I plan to cover a wide-range of topics on this blog, mostly involving legal issues that might be of interest to me or my clients. For my first, I thought it would be interesting to make a couple of initial observations that are brought to my mind by Friday’s indictment of key executives at Poker Stars, Full Tilt Poker, and Absolute Poker. I hope to examine the legal issues raised in more detail in some future posts.
The indictment, which was unsealed on Friday, charges a number of violations of the Unlawful Internet Gambling Enforcement Act (UIGEA) and conspiracy to violate the act, among other things. The indictment is built upon the premise that internet poker is unlawful gambling as defined by the act. The act defines a prohibited “bet or wager” as “the staking or risking by any person of something of value upon the outcome of a contest of others, a sporting event, or a game subject to chance…” 31 U.S.C. 5362(1)(A).
It seems to me that this definition includes not only poker, but also a significant percentage of the economic activity of the United States. This fact was not lost on the drafters of this law, who specifically exempted securities and commodities exchange and the insurance industry, among other activities. This is essentially an acknowledgement that legislators were unable to come up with a definition of gambling which did not also prohibit securities and commodities exchange activities, the insurance industry, and the other exempted activities. Which is interesting, and brings me to my second observation.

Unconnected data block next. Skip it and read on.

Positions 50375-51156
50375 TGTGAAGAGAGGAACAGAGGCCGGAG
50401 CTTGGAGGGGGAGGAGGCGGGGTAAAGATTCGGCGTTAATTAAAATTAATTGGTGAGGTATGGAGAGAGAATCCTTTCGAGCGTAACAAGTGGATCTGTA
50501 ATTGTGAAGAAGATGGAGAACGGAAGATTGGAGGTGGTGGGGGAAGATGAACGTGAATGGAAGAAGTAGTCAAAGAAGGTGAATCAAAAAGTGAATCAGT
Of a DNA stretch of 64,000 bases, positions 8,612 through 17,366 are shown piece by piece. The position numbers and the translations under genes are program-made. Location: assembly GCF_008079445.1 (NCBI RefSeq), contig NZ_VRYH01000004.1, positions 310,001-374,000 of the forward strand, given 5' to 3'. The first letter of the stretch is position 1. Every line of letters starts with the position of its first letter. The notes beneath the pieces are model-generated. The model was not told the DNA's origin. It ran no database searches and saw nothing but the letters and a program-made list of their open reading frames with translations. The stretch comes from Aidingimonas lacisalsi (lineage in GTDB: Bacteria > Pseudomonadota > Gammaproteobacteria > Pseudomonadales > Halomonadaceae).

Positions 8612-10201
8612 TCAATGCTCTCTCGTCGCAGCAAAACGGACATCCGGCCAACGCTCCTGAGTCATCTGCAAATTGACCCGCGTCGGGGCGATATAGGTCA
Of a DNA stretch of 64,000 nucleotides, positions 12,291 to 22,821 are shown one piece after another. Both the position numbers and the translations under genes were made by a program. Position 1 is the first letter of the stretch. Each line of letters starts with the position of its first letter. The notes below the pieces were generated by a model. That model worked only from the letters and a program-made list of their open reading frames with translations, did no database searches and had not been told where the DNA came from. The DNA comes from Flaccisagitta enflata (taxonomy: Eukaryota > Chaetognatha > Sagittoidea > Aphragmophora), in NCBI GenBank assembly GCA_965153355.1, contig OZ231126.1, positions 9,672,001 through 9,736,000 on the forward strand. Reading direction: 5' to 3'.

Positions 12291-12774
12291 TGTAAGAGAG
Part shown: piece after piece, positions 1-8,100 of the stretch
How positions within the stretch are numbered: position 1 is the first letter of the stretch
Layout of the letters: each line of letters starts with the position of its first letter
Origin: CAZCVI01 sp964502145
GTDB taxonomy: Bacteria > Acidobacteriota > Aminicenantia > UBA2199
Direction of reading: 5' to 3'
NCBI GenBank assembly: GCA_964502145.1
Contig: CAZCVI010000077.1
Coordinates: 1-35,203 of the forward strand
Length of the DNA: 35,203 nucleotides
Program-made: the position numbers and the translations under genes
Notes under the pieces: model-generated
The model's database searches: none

The Southern District of New York (SDNY), which covers Manhattan, the Bronx, and several outlying counties, was apparently in charge of the online poker investigation and indictment. The SDNY issued a press release additionally thanking the “Complex Frauds” and “Asset Forfeiture” divisions for their help in putting a stop to the online menace. Which got me thinking: weren’t there some other complex frauds committed in that general neighborhood recently? Perhaps some that might be more destructive to the country at large? Like maybe at 70 Pine Street, where AIG houses their international offices? Or perhaps 383 Madison Avenue, the former home of Bear Stearns, whose executives are accused by civil plaintiffs of cheating and defrauding investors through the sale of securities that they characterized themselves as a “sack of s__t”? These executives landed nice new gigs within the friendly confines of downtown Manhattan. Meanwhile, the SDNY Complex Frauds division has put a stop to the agony of the bad beat by arresting two guys (in Utah and Nevada), convincing a third (from Illinois) to surrender in Manhattan, and indicting 8 others who are presently outside the reach of U.S. law enforcement.
Probably I’m just missing something. Right?